Novatek prepares project to store CO2 in Yamal
Russian gas producer NOVATEK is proceeding with a project for carbon dioxide storage in western Siberia as part of efforts to act against climate change, the company’s CEO, Leonid Mikhelson, announced.
Mikhelson said the energy sector had not only to ensure its own development, but also assume responsibility for the state of the environment and that the carbon storage project in the Yamal peninsula region, where many of the company’s operations are based, would meet just such a need.
“The energy sector must not only ensure as best it can that demand keeps growing, but also do the best it can to ease climate pressures,” he said in a video message to the 2020 LNG Producer-Consumer Conference.
“In the forefront, this means implementing the Paris agreement on lowering emissions of greenhouse gases. And prices for energy resources must not act as a brake on economic growth. This year we have set new strategic environmental goals to be met by 2030. And that includes a project on CO2 storage on Yamal.”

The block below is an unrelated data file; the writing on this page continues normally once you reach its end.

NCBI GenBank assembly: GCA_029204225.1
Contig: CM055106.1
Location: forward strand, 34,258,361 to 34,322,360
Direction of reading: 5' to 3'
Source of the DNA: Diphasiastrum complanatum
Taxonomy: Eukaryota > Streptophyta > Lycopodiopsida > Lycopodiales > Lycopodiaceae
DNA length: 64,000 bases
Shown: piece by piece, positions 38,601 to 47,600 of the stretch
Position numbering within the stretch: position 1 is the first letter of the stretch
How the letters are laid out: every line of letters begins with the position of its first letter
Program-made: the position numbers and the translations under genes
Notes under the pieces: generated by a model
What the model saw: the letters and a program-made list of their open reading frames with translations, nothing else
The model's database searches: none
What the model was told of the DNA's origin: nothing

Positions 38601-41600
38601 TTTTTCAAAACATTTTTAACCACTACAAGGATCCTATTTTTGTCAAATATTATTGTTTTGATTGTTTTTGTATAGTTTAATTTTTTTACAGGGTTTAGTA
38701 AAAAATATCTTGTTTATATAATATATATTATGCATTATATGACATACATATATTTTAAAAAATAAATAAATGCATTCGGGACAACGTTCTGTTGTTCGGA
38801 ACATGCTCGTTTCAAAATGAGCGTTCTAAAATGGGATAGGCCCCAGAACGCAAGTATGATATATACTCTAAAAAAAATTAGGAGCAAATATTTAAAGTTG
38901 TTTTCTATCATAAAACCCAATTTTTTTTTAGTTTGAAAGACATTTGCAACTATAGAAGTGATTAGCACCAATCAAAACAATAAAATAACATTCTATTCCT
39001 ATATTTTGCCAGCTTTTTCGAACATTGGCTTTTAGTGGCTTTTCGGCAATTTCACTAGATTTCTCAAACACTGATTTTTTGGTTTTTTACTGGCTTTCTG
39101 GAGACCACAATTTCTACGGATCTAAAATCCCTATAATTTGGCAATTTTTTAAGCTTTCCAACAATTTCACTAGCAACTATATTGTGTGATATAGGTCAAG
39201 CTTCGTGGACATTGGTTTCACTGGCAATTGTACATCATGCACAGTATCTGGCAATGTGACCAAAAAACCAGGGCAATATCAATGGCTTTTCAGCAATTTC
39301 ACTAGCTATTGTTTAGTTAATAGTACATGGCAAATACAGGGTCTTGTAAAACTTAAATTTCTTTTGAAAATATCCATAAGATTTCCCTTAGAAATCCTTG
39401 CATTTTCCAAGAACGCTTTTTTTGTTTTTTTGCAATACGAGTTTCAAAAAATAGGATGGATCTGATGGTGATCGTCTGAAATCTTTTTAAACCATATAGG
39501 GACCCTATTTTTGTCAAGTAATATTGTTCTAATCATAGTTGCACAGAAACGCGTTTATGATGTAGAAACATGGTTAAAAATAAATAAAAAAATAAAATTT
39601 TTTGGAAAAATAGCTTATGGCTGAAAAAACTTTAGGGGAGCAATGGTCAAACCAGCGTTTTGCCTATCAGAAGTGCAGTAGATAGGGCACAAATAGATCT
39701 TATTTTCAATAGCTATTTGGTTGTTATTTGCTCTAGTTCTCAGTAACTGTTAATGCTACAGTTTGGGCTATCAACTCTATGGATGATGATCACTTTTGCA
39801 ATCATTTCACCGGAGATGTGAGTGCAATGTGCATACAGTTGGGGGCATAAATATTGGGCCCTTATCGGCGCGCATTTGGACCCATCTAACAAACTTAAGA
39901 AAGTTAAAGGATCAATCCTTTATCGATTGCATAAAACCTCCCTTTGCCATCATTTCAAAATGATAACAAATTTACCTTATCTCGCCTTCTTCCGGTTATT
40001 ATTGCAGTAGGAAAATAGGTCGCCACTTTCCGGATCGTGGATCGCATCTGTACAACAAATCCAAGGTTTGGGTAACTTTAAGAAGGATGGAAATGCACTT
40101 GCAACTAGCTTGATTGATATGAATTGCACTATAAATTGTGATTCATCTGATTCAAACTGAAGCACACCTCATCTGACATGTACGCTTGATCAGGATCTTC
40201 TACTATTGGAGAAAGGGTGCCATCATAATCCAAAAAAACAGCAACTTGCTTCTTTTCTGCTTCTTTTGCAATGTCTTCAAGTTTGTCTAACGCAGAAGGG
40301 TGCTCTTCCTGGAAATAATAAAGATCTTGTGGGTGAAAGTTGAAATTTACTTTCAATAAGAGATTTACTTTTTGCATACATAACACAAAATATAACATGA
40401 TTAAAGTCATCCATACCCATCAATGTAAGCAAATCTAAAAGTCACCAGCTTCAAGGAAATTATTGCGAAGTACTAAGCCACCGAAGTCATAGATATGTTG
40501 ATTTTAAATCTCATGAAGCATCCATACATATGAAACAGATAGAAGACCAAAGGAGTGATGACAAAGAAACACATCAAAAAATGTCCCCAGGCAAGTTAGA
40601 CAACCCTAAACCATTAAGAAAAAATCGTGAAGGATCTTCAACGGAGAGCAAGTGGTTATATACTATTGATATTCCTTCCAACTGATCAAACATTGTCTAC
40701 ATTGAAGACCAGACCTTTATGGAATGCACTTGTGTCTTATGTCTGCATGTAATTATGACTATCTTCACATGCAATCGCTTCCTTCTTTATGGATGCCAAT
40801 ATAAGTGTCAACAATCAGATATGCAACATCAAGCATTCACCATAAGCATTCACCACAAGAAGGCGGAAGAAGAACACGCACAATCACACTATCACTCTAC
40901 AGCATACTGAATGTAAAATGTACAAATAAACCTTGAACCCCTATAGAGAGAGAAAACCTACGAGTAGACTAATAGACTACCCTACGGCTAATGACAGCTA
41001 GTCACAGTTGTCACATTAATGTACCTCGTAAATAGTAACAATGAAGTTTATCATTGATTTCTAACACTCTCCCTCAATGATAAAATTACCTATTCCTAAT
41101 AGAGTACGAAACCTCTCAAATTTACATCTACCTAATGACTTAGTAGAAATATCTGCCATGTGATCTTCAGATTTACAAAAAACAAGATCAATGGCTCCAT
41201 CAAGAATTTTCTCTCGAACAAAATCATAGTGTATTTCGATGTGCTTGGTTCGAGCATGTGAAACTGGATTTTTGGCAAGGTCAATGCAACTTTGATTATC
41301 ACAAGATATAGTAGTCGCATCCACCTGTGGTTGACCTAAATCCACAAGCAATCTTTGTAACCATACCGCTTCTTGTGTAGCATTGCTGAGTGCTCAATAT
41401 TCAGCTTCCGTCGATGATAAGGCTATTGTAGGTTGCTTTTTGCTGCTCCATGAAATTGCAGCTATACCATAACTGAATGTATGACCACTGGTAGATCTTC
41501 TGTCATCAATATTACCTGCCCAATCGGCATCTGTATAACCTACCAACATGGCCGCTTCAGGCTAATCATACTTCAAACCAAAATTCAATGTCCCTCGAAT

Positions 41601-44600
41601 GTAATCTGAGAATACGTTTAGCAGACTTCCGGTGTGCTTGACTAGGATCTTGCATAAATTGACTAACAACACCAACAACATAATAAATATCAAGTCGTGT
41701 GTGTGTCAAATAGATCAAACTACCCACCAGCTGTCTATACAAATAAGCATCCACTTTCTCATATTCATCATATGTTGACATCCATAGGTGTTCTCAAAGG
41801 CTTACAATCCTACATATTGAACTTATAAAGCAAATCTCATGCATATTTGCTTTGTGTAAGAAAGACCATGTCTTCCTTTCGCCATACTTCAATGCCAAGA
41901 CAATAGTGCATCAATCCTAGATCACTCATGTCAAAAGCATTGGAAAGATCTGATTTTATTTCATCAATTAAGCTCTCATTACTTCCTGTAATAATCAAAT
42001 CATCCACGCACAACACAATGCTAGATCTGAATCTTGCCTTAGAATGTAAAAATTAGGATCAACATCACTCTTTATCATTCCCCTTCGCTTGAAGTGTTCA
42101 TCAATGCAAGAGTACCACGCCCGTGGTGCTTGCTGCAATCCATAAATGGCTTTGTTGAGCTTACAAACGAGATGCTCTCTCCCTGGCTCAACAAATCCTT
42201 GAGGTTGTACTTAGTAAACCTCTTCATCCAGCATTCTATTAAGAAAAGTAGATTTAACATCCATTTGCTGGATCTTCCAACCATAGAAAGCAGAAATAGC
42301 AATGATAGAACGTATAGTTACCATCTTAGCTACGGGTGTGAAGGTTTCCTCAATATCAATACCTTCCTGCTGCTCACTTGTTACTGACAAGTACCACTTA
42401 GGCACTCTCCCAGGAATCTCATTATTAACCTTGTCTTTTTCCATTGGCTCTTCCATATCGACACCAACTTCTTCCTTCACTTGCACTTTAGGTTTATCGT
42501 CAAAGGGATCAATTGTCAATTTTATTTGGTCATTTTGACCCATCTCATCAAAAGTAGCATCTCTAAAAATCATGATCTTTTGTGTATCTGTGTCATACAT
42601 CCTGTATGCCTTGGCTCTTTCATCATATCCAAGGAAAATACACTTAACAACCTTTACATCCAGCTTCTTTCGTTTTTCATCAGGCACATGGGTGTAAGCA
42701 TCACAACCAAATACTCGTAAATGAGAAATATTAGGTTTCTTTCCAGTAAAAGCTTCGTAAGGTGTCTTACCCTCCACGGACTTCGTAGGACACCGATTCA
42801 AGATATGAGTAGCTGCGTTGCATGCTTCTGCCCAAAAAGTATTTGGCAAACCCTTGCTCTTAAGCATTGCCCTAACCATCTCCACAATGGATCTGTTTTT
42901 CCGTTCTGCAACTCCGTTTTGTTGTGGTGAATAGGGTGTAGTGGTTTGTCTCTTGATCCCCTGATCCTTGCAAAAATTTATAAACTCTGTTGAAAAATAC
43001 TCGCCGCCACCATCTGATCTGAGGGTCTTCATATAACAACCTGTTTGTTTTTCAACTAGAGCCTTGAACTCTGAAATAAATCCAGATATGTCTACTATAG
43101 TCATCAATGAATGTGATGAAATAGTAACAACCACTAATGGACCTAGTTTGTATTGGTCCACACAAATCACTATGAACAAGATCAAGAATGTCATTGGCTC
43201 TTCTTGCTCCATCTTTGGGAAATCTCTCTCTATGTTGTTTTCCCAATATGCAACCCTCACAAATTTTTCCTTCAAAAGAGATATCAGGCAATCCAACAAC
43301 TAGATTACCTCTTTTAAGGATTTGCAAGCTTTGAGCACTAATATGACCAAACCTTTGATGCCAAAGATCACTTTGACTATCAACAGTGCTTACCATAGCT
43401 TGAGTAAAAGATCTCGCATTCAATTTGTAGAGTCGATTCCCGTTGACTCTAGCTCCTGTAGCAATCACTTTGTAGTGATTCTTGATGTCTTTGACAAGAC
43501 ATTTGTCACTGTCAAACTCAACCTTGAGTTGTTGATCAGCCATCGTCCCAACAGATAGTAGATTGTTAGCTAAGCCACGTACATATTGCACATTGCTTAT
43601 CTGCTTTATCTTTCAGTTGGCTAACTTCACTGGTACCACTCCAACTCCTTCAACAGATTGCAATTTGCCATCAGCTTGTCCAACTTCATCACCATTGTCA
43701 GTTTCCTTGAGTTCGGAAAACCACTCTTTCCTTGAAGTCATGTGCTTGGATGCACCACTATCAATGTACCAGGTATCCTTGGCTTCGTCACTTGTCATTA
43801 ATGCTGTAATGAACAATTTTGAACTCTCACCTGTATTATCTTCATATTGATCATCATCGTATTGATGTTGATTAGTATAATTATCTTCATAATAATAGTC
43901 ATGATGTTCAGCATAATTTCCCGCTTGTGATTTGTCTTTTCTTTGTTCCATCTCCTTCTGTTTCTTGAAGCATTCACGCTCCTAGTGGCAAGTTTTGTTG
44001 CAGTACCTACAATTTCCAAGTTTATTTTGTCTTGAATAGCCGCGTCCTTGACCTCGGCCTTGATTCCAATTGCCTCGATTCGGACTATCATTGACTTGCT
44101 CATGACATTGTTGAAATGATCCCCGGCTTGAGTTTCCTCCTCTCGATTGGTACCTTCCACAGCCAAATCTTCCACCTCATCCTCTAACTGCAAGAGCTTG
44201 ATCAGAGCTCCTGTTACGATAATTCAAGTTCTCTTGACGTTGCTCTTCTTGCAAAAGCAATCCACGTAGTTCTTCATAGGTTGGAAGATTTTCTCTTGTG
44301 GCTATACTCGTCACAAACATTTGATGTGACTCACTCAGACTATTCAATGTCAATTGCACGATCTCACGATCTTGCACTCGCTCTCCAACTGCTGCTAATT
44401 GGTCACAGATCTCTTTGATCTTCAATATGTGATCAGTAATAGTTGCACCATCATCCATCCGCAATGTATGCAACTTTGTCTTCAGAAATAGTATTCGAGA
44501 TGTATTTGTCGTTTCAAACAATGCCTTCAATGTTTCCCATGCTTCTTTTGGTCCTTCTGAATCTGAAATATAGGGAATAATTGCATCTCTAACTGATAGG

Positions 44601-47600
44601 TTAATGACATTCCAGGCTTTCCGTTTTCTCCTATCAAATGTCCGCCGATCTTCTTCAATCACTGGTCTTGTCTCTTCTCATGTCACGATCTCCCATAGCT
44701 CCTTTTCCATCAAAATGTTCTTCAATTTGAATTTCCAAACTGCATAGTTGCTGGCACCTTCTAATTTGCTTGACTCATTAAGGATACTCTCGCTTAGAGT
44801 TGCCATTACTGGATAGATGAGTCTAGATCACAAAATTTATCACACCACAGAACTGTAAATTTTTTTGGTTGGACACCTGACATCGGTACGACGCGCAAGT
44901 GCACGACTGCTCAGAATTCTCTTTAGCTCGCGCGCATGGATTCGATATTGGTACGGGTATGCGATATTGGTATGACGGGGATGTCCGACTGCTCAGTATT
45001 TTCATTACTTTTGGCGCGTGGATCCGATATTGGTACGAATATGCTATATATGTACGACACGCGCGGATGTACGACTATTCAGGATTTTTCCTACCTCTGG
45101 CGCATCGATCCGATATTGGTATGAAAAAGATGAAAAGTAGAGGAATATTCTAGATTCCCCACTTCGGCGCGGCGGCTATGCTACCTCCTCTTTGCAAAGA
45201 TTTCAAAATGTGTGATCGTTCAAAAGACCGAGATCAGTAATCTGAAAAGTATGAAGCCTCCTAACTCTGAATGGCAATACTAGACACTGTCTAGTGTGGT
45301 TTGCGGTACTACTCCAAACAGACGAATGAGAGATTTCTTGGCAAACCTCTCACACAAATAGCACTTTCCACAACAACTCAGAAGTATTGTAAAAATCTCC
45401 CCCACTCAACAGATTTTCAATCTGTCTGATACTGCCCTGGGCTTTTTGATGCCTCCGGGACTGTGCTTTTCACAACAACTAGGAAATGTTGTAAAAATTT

Novatek, he said, intended to develop new energy technology actively – including industrial production of hydrogen.
“The world is not standing still. New directions are being developed for energy. And hydrogen is the next step in world energy development. I am certain that within 30 to 40 years, hydrogen will become a very important energy source with its own share of the energy balance,” Mikhelson said.
“The least costly way of producing it is steam reforming of natural gas, but new technologies to produce it are emerging from gas and from electrolysis. At the moment, NOVATEK produces hydrogen for its own needs. At the same time, we are working at our plants on technology to produce hydrogen for promising markets.”
The company, he said was seeking partners to develop joint projects involving hydrogen.
“I believe it is LNG producers who have the necessary financial, technical and commercial know-how to develop this market,” he told the conference.
Mikhelson said Japan had already made much progress in this area.
“Japan already has fuelling infrastructure and mass production of vehicles powered by hydrogen,” he said. “Technologies are being tested for importing hydrogen from other countries and terminals are being set up to take on hydrogen.”